What is Physiotherapy?

All about PhysiotherapyPhysiotherapy is a clinical health science and not an alternative therapy. Physiotherapists study medical science subjects which include anatomy, physiology and neurology, this provides the education required to assess, diagnose, treat, rehabilitate and help prevent physical problems that occur within patients.

According to the Chartered Society of Physiotherapy (CSP, UK)

“Physiotherapy is science-based, committed to extending, applying, evaluating and reviewing the evidence that underpins and informs its practice and delivery. The exercise of clinical judgment and informed interpretation is at its core.”



What do Physiotherapists do?

Physiotherapists use their training, expertise and clinical judgement to assess and treat a wide range of physical problems which can be linked to different systems of the body, this includes:

  • Musculoskeletal System – bones, muscles, cartilage, tendons, ligaments, joints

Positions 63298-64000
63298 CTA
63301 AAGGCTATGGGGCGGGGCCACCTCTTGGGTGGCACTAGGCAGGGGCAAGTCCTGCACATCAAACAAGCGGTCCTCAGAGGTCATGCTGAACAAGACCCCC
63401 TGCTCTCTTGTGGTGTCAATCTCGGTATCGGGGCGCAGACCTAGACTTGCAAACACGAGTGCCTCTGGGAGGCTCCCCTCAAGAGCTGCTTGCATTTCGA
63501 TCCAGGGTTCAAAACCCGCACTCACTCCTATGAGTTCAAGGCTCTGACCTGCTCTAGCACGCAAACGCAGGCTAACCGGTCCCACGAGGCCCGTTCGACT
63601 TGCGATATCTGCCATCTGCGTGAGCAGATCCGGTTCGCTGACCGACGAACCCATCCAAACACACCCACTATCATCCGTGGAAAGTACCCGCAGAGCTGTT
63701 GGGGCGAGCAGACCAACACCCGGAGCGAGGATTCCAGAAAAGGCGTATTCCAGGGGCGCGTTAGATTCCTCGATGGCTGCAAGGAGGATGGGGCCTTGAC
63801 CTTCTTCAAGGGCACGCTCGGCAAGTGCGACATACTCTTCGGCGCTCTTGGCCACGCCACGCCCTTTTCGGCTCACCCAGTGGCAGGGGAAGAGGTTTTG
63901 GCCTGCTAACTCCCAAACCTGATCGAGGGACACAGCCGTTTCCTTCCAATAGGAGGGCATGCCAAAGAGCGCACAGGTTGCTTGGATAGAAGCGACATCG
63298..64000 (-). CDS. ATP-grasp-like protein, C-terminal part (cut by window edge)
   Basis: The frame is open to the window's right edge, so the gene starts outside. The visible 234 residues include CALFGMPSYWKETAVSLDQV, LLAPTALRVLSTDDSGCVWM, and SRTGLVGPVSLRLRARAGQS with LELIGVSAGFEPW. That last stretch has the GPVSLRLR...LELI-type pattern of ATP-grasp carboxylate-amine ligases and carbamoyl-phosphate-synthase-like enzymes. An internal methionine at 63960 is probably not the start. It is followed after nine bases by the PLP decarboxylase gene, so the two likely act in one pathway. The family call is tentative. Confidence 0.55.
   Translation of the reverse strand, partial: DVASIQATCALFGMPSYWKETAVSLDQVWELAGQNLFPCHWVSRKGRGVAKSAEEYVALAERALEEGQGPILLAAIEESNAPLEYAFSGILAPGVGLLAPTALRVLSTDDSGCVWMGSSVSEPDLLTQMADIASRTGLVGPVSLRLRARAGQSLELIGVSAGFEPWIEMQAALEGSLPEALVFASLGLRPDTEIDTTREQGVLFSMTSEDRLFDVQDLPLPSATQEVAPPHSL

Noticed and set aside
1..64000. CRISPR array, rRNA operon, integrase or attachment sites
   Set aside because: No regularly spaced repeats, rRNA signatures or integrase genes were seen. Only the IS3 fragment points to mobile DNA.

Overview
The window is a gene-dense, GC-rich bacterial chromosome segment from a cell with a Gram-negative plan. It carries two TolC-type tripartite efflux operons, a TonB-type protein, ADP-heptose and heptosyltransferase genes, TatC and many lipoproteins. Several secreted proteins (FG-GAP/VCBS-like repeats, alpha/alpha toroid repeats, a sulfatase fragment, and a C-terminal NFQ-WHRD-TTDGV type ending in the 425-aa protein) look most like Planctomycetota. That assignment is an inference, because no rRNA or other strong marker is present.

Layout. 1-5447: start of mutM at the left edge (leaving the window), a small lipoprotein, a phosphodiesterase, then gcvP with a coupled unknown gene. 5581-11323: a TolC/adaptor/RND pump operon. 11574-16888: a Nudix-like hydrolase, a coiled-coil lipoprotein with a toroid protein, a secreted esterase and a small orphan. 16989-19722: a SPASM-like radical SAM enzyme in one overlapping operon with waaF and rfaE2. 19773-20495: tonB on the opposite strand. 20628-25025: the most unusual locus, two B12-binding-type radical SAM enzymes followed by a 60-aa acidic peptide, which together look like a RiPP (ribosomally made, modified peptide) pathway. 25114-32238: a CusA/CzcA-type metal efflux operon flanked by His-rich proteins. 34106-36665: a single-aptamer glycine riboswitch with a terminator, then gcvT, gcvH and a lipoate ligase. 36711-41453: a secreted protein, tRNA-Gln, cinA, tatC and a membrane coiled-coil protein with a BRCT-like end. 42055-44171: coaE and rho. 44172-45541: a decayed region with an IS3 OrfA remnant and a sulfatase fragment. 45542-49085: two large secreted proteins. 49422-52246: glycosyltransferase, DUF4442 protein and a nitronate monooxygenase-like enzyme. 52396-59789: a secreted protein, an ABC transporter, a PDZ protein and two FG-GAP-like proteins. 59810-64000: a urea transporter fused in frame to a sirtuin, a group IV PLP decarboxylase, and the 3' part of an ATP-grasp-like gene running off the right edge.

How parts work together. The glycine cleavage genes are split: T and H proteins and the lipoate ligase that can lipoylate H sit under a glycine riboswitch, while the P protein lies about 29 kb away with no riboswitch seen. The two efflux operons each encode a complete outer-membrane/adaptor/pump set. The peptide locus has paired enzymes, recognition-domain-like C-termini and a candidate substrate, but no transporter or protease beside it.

• Neuromuscular System – nerves, neuromuscular transmission, transfer of information
  • Cardiovascular System – Circulatory system
  • Respiratory System – lungs, nose, throat, trachea, bronchi.

Physiotherapists work autonomously, usually as part of a team of other health professionals, such as doctors, nurses, surgeons, occupational therapists to name but a few.


What is the aim of Physiotherapy?

General aims of physiotherapy are to…

  • Relieve pain
  • Improve mobility
  • Restore normal function / ability
  • Limit future injury or predisposition to injury
  • Prevent permanent disability
  • Improve patients quality of life


What can I expect from my physiotherapy session?

Your physiotherapist will need to begin by asking you a number of questions regarding your injury and any previous or current medical history that is deemed appropriate. This will enable them to have a greater understanding of your issue.
Once a history has been taken the physiotherapist will then need to progress to a physical examination, which will involve looking at the problem area and performing some movements / tests with you in order to determine a diagnosis.
Once a diagnosis has been established your physiotherapist will then explain and discuss with you potential treatments for your condition. Treatment can then commence and the physiotherapist will use objective measures which will be recorded in your notes to keep a objective repeatable, measure of your progress throughout treatment.